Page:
Fi Brain Drain

How Can the Public Sector Manage Institutional Brain Drain?

Published by
13th September 2023

It is no secret that the public sector is struggling to attract and retain talent. Attrition is increasing and workers across the US, UK and beyond are engaging in strikes over better pay and better working conditions. The public sector is taking a huge hit when it comes to talent.

As an HR professional, these can be murky waters to navigate. Our role is integral when it comes to recruiting, onboarding, and embedding the best talent; the turbulence of current affairs can make this noticeably more difficult.

In the midst of this highly visible talent crisis, however, we see some significant underlying challenges that are further hindering public sector employers. One such factor is the significant risk of institutional brain drain.

Institutional brain drain occurs when a large group of employees retire or leave their roles, taking with them huge chunks of knowledge and expertise that have not been successfully captured in an accessible form for other workers. This creates knowledge deficits in these roles as more than 80% of a company’s information exists in individual hard drives and personal files. Pair this with the fact that employees get 50%-75% of their relevant information directly from other people, and it’s easy to see a resource gap in the public sector. The focus on acquiring new talent is important, but if institutions are not successfully capturing and storing the knowledge of their best talent before its gone, they find themselves in a downward spiralling cycle of attrition.

HR professionals working in the public domain can mitigate and manage this drain by integrating attraction strategies, retention strategies, and creation of a knowledge management culture.


A great place for employers to start is the factors of decent work[1]. Decent work is work that may not be someone’s life calling and passion, but it will fulfil their basic needs. These five factors include offering access to adequate healthcare, offering adequate compensation, offering the opportunity for work-life balance, having organizational values that align with a person’s personal values, and having a work environment that promotes interpersonal and physical safety. If employers focus on these five factors and create strategies to ensure that most, if not all of these, are being met, they will become a much more attractive place to work.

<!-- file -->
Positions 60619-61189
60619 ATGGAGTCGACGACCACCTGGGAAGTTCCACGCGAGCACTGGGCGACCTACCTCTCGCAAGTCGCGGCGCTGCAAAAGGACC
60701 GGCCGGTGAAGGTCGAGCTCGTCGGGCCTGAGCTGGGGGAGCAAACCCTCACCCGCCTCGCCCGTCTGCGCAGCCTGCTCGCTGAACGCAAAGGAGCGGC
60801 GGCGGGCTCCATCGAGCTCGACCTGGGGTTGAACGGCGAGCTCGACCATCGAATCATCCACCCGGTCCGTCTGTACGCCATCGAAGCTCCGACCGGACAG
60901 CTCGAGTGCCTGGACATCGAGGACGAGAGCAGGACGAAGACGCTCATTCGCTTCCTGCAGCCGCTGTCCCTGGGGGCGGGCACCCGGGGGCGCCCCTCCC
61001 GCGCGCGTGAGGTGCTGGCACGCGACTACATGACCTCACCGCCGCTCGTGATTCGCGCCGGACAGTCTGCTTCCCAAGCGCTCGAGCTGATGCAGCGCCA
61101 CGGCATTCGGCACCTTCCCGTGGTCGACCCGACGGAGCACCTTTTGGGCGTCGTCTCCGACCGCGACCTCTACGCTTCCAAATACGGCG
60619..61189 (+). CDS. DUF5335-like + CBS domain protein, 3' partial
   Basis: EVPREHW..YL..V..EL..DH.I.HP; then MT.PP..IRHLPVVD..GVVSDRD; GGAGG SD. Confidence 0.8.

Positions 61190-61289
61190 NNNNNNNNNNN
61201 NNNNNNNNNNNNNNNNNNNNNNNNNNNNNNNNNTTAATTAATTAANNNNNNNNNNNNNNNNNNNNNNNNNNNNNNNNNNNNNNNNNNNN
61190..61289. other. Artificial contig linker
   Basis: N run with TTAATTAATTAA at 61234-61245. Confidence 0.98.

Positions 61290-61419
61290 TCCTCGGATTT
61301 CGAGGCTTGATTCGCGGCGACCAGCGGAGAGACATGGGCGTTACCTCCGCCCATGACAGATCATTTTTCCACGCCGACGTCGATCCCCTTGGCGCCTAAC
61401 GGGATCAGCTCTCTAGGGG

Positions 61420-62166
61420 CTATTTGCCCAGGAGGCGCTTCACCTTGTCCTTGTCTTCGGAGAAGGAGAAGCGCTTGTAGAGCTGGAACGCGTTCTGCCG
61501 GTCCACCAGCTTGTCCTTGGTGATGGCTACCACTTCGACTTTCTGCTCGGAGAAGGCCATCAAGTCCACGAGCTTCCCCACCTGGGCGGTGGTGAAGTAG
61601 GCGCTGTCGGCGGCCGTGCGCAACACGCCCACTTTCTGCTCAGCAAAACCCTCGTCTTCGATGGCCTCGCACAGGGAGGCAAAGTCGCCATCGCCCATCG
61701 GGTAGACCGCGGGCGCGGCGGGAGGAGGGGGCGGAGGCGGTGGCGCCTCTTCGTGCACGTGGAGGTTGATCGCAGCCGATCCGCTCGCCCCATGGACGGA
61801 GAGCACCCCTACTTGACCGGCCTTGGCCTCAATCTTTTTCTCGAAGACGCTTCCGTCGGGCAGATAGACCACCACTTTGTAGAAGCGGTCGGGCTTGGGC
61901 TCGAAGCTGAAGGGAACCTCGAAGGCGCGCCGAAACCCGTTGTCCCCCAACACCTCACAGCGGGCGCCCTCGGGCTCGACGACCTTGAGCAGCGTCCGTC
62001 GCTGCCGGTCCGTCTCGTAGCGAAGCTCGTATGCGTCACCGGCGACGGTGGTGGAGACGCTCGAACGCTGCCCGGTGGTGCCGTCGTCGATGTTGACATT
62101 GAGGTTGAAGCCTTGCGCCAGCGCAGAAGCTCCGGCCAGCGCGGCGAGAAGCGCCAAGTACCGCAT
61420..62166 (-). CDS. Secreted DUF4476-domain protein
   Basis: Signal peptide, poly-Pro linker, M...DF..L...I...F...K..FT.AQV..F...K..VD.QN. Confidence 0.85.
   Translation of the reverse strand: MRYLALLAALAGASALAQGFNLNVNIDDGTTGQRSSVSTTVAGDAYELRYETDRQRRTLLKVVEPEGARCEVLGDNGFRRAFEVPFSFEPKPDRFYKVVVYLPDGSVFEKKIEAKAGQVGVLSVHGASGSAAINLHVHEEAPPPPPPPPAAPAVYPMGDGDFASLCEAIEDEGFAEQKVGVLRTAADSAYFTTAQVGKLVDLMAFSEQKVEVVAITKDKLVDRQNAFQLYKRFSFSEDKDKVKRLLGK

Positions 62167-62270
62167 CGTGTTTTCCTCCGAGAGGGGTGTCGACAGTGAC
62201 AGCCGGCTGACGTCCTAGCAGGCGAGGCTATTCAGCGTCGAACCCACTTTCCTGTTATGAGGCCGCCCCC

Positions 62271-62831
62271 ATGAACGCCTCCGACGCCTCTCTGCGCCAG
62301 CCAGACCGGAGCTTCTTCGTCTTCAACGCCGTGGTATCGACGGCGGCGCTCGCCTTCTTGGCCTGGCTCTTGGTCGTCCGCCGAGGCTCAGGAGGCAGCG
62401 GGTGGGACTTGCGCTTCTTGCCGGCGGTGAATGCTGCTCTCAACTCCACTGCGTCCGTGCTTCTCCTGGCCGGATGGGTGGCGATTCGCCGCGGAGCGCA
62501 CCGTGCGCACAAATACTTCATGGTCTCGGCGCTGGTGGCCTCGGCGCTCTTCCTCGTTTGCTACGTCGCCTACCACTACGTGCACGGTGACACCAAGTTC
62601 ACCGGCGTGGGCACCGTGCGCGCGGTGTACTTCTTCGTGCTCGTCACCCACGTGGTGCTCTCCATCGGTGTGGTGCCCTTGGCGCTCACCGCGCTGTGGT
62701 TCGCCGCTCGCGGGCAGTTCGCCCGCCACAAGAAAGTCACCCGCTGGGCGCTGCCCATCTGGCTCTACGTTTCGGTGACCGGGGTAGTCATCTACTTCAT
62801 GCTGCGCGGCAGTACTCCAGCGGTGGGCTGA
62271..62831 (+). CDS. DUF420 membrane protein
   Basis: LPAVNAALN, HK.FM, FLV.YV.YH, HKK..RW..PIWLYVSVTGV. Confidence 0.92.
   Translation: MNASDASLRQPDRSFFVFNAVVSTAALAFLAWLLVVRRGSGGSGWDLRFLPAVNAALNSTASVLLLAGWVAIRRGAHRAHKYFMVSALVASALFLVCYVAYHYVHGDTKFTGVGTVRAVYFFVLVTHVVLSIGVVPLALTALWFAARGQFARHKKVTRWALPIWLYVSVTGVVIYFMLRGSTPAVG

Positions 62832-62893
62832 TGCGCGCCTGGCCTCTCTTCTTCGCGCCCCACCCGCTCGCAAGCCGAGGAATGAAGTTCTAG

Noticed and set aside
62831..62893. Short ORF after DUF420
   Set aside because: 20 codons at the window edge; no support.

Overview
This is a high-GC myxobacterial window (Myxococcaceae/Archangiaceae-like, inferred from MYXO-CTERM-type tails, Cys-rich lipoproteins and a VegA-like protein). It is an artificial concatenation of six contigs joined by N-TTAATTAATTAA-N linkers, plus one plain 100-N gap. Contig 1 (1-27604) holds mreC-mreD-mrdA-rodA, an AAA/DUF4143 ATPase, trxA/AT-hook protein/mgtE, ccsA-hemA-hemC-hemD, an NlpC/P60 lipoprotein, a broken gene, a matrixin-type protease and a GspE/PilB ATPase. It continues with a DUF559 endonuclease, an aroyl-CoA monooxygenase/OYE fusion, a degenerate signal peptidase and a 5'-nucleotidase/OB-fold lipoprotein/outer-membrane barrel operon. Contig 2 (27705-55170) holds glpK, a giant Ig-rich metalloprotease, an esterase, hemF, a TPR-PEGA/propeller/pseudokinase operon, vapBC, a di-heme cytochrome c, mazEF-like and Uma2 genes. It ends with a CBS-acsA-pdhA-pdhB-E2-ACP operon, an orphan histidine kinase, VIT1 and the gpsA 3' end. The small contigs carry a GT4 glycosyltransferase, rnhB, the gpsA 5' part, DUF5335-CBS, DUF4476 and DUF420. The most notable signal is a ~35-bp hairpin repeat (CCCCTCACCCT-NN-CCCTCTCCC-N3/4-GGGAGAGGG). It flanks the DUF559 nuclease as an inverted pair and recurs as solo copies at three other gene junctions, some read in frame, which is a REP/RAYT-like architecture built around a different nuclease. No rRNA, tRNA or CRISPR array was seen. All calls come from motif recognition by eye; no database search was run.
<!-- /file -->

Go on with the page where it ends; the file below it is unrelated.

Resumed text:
As an organization attracts talent, it must immediately dedicate time and energy to retain it. Once the standards for decent work can be provided, focus on creating strategies and policies that reflect the six most common reasons why workers stay in a job. These stay factors are 1) exciting, challenging or meaningful work, 2) supportive management/good boss, 3) being recognized, valued, and respected, 4) learning and development opportunities, 5) flexible working environment, and 6) fair pay[2]. What is worth noting is that when employers are successfully supplying the first five, employees are more likely to feel they are receiving fair pay.

Knowledge Management

Creating a culture of knowledge management is a great way of ensuring that the experiences, knowledge, and skills developed while working for the company are shared amongst new hires. Today’s workers are accustomed to ‘squiggly careers’ (a non-linear career path), and this often results in five- to seven-year tenure rather than the traditional thirty-five year public service career. Building strategies for knowledge management and storage is extremely helpful in light of this trend, as the movement of employees has become much more fluid. Public sector agencies that can adapt to squiggly careers are more likely to succeed today and in the years ahead.

Placing intentional focus on these three approaches simultaneously makes public sector organizations better able to address talent shortages and institutional brain drain.

This is where we can help. With a team of experienced HR consultants specializing in private and public HR strategy, we can assist in building these strategies into your agency, strengthening its foundations for sustainability. If you would like to discuss the services we offer, please get in touch with me at

[1] Douglass, R., et al. (2019) The psychology of working and workforce readiness: how to pursue decent work. Workforce readiness and the future of work. Routledge, Taylor and Francis Group, New York.

[2] Ann, K., Hidi, S. (2019) Supporting the development of interest in the workplace. Workforce readiness and the future of work. Routledge, Taylor and Francis Group, New York.

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